Reduce Illinois governments, starting with townships

No state should have 8,923 units, or 45 types, of governments, But Illinois does.

Whether Democrat or Republican, we can all agree that Illinois’ nation-leading 8,923 units of local government, structured into 45 types of government, are a political tarpit of corruption, cronyism, nepotism, patronage and waste, and need to be restructured and made a priority of the governor and the General Assembly.

There is hope in the future for tax relief with government consolidation if the Citizens Empowerment Act becomes law. The proposed act, House Bill 5276, was filed on Jan. 27 by state Rep. Jonathan Carrol, vice chair of the Counties and Township Committee. The act would allow citizens of any government unit to initiate a referendum to consolidate that unit. Also, state Rep. Rita Mayfield has proposed forming a broad-based efficiency commission with a plan that could reduce the number of Illinois’ school districts by 25%. Mayfield’s HB 7 would create a School District Efficiency Commission.

Illinois news media activists and civic groups have long called for government consolidation. Government consolidation is supported by government efficiency advocates such as the Illinois Policy Institute, Lincoln Lobby, Civic Federation, Taxpayers United, Better Government Association, Citizen Advocacy Center and Americans for Prosperity.

Many Illinoisans are voting with their feet. The Illinois population loss last year was 310,288, third worst in the U.S., and marks the eighth consecutive year. Nearly half of Illinoisans who have thought about moving away said taxes were their No. 1 reason. Where are Illinoisans moving to? Many are moving to lower-tax states such as Texas that have fewer units of government than Illinois. Texas had the highest influx of people of all states. Illinois’ loss of citizens has had serious consequences when it comes to the economy and representation in the federal government. In 1980, Illinois and Texas each had 24 members in the U.S. House. Now Illinois has 17 representatives. Texas has 38 representatives.

Illinois has, by far, more units of local government than any other state. By contrast, Texas has 3,580 fewer local governments, but has 16 million more people and 210,665 more square miles than Illinois. Florida has a population about 70% larger than Illinois and gets by with 1,617 units of government. Hawaii has 21 units. Other than Texas, Illinois is the only state with more than 5,000 units of government. Overlapping units of local government leads to confusion, redundancy of services, inefficiencies and higher costs to taxpayers.

Illinois township governments, which most states do not have, as well as 17 of Illinois’ 102 counties, are notorious for corruption, cronyism, nepotism, patronage and waste. The Illinois township empire, an invisible layer of government dating back the 1850s, the days of settlers living in the wilderness, with the county seat a day’s ride on horseback, is primarily supported by property taxes, over 90%. The empire is made up of 1,433 township governments, 1,395 township road districts, 334 township multi-tax assessment districts and 26 township cemetery districts, each with its own tax levy authority, and has an annual taxpayer cost of $747.6 million.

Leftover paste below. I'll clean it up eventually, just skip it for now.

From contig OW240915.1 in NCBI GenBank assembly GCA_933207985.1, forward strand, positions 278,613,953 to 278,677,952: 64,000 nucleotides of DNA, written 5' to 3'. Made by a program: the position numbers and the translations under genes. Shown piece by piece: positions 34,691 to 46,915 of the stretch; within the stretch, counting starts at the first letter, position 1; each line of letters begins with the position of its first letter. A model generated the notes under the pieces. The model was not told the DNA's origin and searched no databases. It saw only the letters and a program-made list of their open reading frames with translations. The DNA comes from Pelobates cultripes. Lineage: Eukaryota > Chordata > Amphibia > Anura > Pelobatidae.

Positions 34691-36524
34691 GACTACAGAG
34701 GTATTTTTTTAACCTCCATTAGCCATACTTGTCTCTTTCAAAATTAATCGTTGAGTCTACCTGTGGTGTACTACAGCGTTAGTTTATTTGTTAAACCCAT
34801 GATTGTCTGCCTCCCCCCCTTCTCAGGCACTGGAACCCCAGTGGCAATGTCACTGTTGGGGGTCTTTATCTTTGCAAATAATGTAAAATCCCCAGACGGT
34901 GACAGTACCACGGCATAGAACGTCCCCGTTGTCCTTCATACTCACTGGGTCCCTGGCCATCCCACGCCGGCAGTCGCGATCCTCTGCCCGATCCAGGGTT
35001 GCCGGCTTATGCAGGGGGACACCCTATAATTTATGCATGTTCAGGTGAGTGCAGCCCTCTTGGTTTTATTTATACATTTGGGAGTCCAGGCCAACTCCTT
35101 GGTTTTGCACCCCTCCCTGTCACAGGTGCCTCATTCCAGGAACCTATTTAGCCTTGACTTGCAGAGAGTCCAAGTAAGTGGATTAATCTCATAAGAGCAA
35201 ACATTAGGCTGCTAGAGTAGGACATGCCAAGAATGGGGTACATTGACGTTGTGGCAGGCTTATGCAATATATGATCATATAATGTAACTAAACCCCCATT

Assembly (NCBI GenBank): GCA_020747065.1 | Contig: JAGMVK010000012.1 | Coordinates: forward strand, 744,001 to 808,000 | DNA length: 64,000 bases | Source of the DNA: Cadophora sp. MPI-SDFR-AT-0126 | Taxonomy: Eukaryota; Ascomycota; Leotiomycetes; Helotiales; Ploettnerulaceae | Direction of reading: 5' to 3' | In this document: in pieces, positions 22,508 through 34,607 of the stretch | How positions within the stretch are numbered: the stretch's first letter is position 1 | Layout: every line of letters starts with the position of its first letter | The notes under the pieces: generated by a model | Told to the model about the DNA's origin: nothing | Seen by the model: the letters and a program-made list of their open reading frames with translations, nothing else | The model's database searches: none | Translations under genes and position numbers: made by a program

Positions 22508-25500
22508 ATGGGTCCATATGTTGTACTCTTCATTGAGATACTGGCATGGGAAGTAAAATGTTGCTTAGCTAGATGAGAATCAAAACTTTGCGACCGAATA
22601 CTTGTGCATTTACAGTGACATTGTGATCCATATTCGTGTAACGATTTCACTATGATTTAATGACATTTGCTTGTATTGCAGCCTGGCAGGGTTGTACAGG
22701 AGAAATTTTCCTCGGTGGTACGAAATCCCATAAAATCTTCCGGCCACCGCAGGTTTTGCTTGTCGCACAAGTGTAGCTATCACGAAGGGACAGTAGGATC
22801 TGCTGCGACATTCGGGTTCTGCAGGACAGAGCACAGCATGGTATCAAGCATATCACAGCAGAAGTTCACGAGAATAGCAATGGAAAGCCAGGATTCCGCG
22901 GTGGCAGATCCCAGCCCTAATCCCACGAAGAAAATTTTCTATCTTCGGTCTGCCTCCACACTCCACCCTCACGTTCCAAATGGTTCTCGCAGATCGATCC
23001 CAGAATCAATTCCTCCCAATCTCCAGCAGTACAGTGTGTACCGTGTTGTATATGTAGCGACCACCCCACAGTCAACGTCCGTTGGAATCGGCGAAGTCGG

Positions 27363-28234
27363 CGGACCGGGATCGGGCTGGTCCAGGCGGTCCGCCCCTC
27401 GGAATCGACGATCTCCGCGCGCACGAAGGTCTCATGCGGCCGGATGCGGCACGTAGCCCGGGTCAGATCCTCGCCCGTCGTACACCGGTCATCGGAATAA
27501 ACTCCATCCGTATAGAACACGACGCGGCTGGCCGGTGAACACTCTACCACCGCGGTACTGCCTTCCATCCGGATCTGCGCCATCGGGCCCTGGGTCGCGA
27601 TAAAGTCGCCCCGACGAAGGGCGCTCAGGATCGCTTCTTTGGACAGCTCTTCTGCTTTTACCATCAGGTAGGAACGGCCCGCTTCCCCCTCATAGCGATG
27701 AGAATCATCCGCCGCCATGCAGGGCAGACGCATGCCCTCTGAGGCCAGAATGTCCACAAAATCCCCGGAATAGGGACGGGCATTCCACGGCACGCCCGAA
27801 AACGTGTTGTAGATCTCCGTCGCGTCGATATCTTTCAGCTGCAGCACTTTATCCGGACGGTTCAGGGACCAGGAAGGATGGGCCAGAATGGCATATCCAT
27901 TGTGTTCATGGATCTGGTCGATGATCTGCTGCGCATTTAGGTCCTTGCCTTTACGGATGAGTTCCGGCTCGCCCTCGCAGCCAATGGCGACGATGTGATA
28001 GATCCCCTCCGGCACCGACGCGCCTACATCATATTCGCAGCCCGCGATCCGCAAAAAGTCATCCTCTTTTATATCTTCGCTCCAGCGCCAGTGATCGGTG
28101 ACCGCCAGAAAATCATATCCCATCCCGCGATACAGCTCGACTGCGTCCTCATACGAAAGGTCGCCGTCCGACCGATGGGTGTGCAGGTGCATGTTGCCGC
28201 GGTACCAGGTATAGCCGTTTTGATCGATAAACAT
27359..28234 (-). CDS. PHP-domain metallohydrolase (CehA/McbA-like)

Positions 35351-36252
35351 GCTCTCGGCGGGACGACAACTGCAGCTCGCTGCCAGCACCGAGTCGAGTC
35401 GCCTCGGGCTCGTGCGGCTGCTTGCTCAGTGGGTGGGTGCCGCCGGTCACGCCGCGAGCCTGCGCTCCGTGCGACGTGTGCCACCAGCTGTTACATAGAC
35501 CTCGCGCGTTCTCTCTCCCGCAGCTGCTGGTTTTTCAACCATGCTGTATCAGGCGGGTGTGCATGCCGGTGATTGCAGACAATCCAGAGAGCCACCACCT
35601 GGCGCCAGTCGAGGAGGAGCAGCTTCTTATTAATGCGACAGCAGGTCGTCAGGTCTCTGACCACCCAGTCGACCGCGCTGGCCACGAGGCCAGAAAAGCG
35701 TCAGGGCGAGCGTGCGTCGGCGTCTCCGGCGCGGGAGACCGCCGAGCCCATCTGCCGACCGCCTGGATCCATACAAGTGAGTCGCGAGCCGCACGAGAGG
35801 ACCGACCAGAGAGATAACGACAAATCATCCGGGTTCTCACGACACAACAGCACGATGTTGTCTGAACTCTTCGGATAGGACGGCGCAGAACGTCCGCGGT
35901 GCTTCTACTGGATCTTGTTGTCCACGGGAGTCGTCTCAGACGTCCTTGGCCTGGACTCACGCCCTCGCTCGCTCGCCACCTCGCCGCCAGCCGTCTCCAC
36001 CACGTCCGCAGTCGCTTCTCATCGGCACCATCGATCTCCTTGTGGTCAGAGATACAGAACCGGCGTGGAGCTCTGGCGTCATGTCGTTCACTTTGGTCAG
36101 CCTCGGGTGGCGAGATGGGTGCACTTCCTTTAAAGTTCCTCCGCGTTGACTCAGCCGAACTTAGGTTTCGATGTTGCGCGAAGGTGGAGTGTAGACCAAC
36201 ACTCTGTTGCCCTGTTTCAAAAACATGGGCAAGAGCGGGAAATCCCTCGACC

State law allows for township official double-dipping, holding two public-funded public offices simultaneously. A township supervisor, assessor or road commissioner may also be elected as a state senator or representative, collecting a paycheck with benefits from both positions. An example of a double-dipper would be former state Sen. Bill Peterson, who collected for many years $84,000 as an Illinois state senator and $90,000 as the supervisor of Avon Township. Township Officials of Illinois (TOI) is a 100-year-old Springfield-based lobby organization made up of 11,500 taxpayer-funded township officials, the foremost defenders of township government and its double-dippers.

Consolidating Illinois’ nation-leading school districts should not be overlooked by the governor or the General Assembly. There are 852 public school districts in Illinois made up of 368 elementary, 96 high school and 388 unit districts. About two-thirds of the state’s school districts have fewer than 1,000 students. Illinois was the only state to spend more than $1 billion on administration in 2018. California, with three times as many students as Illinois, spent $780.5 million on administration.

Government consolidation should start at the township level, beginning with the coterminous townships. There are 17 coterminous townships in Illinois, meaning the township and a municipality have the same boundaries.

Bob Anderson, of Wonder Lake, has been a proponent and activist of government consolidation and reduction for 30 years. He served on the elected boards of McHenry Township, McHenry High School District 156 and Wonder Lake Grade School District 36.